Then there was Hourglass, who went on to be The Allman Brothers, and Duane was there.  All these people staying in these little, shabby apartments and playing at The Whisky.  This dumpy motel down the street.  Bought our black leather pants!  That whole thing was really neat for a while.  We played all our own stuff, all original material, and very hard rock 'n' roll.  Real loud!  Marshall stacks.....we purchased the amplifiers from Cream, actually.  When they left they sold them to a musical service and we picked them up from them.  CREAM printed on the back.  Turn it up to ten and scream.....

Was it through this residency that Warners picked you up?

Let's see, how did we get that deal?  There was a girl at Warner Brothers, Pat Slattery, who was a friend of my wife to be. Pat took some people from Warner Brothers to see us at The Whisky. They said, "Give us a demo tape."  We did that and they said, "That band's great but the songs stink." We said, "Thanks!"  We looked around for material and they gave us this producer, Dave Hassinger, and we cut some things with him and released a single.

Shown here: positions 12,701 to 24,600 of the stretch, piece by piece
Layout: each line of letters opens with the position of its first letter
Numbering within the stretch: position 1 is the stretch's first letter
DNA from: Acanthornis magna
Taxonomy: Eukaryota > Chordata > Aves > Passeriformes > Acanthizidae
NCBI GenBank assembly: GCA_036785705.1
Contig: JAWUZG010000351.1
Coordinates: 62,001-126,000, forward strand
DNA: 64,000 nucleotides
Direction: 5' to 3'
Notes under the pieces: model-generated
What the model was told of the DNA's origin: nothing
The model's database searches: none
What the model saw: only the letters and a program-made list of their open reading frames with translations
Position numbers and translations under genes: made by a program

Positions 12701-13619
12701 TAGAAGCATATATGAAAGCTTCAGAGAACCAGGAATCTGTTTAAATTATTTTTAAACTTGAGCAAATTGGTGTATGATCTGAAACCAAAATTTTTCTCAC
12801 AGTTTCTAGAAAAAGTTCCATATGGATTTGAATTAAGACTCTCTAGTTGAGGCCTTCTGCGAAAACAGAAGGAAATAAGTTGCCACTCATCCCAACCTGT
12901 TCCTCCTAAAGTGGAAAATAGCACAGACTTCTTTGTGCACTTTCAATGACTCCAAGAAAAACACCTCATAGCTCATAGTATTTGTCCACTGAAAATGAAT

Was this your first experience of the studios?

No.  We had been recording all the time we had been in Long Beach.  A good friend of ours, Dale Davis, had set up a studio at a place in Claremont, and we'd go up there, so we basically had some experience in there.  We'd go up and try things, cut some stuff, but it still takes a lot of getting used to.  Then, somehow, the guy that was managing Things To come (whose name remained nothing at the time), he was managing David Crosby and Peter Fonda. 

He picked us up and that's how we got turned on to David.  He listened to our stuff and he really thought some of it was good, so he said he would like to produce a couple of things on us.  Warner Brothers was definitely into that, so we did a couple of cuts with David.  The problems started with Stephen Stills.  David was going to produce an album of us, then he got hung up with Stephen, and then they put together the Crosby, Stills and Nash thing.  It has worked out for the best.  Russell still works with David, and I still see him, but we never did do an album.